T 0028/09 (Solution pharmaceuticals/CHUGAI SEIYAKU KABUSHIKI KAISHA) of 18.6.2013

European Case Law Identifier: ECLI:EP:BA:2013:T002809.20130618
Date of decision: 18 June 2013
Case number: T 0028/09
Application number: 03705165.3
IPC class: A61K 39/395
A61K 47/10
A61K 47/04
A61K 47/34
A61K 9/08
A61K 47/12
A61K 47/26
Language of proceedings: EN
Distribution: D
Download and more information:
Decision text in EN (PDF, 147.440K)
Documentation of the appeal procedure can be found in the Register
Bibliographic information is available in: EN
Versions: Unpublished
Title of application: Antibody-containing solution pharmaceuticals
Applicant name: Chugai Seiyaku Kabushiki Kaisha
Opponent name: -
Board: 3.3.04
Headnote: -
Relevant legal provisions:
European Patent Convention Art 56
Keywords: Main request - inventive step (no)
First auxiliary request - inventive step (yes)
Catchwords:

-

Cited decisions:
-
Citing decisions:
-

Summary of Facts and Submissions

I. The appeal was lodged by the applicant (hereinafter "appellant") against the decision of the examining division to refuse European patent application 03705165.3 with the title "Antibody-containing solution pharmaceuticals" which was published as international application WO 2003/068259.

II. The examining division decided that the subject-matter of claims 1 to 12 of the sole (main) request before it, which was filed with a letter dated 12 October 2007, lacked an inventive step (Article 56 EPC). During the oral proceedings before the examining division on 22 October 2007 the applicant had filed a first auxiliary request. On 26 November 2011 the examining division issued a communication pursuant to Rule 51(4) EPC 1973 in respect of this first auxiliary request and giving reasons for the refusal of the main request. With a letter dated 3 April 2008 the applicant disapproved the text of the first auxiliary request and maintained solely the main request.

Independent claim 1 of the sole (main) request read:

"1. An antibody-containing solution formulation comprising acetic acid and a surfactant as stabilizers, wherein the antibody is an anti-interleukin-6 receptor antibody or an anti-HM1.24 antigen antibody and wherein the concentration of acetic acid is in the range of 5 to 100 mM."

Independent claim 1 of the withdrawn first auxiliary request read:

"1. Use of 5 to 100 mM acetic acid for suppressing formation of visible insoluble matter and/or insoluble particles caused by Fe ions present in an antibody-containing solution formulation, which comprises a surfactant as a stabilizer and an anti-HM1.24 antigen antibody of IgG1 class as an antibody."

Claims 2 to 8 of this request were dependent on claim 1.

III. With the statement of the grounds of appeal dated 1 December 2008 the appellant filed a main request, which was identical to the sole (main) request before the examining division (see section II), and two auxiliary requests. The appellant filed a new test report and argued in favour of inventive step of the subject-matter of claim 1 of the main request.

IV. After having been summoned to oral proceedings, the appellant filed with a letter of 17 May 2013 a new set of seven auxiliary requests.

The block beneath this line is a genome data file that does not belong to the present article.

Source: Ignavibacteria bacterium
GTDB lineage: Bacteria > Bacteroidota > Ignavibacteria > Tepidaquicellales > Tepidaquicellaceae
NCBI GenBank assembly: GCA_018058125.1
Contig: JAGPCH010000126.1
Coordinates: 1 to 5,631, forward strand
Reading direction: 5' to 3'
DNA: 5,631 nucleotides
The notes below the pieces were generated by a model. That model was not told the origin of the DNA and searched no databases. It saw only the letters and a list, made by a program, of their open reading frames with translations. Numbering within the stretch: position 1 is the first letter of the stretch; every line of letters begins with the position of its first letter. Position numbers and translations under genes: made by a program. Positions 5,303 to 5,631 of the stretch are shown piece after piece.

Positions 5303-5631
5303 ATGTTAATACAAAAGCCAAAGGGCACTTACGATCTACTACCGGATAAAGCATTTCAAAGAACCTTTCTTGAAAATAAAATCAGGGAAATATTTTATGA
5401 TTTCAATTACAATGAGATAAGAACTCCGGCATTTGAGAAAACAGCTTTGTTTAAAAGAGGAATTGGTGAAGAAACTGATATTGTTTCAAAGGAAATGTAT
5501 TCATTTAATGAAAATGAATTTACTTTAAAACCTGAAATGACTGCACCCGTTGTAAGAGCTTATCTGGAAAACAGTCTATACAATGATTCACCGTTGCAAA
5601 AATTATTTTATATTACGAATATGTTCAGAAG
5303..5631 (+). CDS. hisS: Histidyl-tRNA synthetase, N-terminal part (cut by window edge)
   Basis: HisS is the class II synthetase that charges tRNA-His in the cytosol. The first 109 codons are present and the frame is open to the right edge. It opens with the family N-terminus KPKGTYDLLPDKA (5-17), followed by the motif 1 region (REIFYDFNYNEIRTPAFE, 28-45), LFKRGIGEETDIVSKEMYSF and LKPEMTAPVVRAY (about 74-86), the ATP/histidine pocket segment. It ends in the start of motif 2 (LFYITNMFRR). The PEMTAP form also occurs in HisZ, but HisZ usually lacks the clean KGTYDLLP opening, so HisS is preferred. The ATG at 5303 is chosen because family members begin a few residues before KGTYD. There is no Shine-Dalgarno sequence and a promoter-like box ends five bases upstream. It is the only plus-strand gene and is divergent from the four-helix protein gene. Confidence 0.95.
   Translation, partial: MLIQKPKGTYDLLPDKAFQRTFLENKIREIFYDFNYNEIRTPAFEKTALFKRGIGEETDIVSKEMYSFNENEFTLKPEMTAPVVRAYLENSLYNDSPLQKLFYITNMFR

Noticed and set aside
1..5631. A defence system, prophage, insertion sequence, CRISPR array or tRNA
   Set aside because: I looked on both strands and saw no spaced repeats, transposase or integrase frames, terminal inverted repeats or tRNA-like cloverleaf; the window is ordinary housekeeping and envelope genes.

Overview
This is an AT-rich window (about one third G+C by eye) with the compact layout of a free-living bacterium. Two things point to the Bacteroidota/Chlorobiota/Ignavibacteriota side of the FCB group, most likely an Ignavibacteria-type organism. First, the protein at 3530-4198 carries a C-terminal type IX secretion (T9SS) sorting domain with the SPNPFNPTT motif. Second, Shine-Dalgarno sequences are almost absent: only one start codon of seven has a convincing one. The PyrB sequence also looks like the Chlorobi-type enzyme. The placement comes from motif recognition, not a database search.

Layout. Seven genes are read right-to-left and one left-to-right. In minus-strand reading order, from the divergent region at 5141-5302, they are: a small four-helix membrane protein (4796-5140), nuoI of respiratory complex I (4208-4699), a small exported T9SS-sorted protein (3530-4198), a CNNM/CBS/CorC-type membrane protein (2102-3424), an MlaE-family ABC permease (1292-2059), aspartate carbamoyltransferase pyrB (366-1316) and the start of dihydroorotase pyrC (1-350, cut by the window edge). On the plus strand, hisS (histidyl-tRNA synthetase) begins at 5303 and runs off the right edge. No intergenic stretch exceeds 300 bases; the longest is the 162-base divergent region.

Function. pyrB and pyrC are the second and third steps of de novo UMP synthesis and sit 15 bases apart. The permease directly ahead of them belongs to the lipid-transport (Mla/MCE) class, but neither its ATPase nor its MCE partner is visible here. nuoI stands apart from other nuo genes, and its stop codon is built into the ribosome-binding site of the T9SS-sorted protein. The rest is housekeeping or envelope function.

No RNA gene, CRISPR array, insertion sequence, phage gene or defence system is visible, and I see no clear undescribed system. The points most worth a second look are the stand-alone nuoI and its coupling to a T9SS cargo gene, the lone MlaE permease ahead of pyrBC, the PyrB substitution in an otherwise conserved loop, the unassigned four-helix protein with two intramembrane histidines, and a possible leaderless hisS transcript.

Claim 1 of the first auxiliary request read:

"1. Use of acetic acid for suppressing formation of visible insoluble matter and/or insoluble particles caused by Fe ions present in an antibody-containing solution formulation, wherein the antibody-containing solution formulation comprises the acetic acid and a surfactant as stabilizers, wherein the antibody is an anti-interleukin-6 receptor antibody or an anti-HM1.24 antigen antibody and wherein the concentration of acetic acid is in the range of 5 to 100 mM."

Claims 2 to 11 of this request were dependent on claim 1.

V. Oral proceedings were held on 18 June 2013. The appellant requested that the decision under appeal be set aside and that a patent be granted on the basis of the main request or one of the first to seventh auxiliary requests, all filed with its letter of 17 May 2013.

VI. The following documents are further referred to in the present decision:

D1: EP-A-1174148

D2: US6252055

D3: W098/56418

D4: W098/22136

D5: EP-A-0628639

D6: EP-A-0628643

VII. The appellant's arguments, insofar as they are relevant for the present decision, can be summarised as follows:

Main request - claim 1 - inventive step

(Article 56 EPC)

Claim 1 referred to a solution formulation which contained an anti-IL-6 receptor antibody or an anti-HM 1.24 antigen antibody and which had reduced formation of visible insoluble matter and/or insoluble particles caused by Fe ions.

Document (D3) neither mentioned the specific antibodies nor the issue of aggregation due to Fe ions. The closest prior art was therefore either a document related to the specific antibodies, such as documents (D5) or (D6), or a document which mentioned the problem of aggregation due to Fe ions.

In view of the disclosure in either of documents (D5) or (D6), the objective technical problem was to provide a solution formulation which contained an anti-TL-6 receptor antibody or an anti-HM1.24 antigen antibody which had reduced formation of visible insoluble matter and/or insoluble particles caused by Fe ions.

The cited prior art did not disclose that visible insoluble matter and/or insoluble particles could be formed due to the presence of Fe ions or more particularly that their formation can be avoided by using acetic acid in a concentration of 5 to 100 mM. Consequently, it could not render the claimed subject-matter obvious.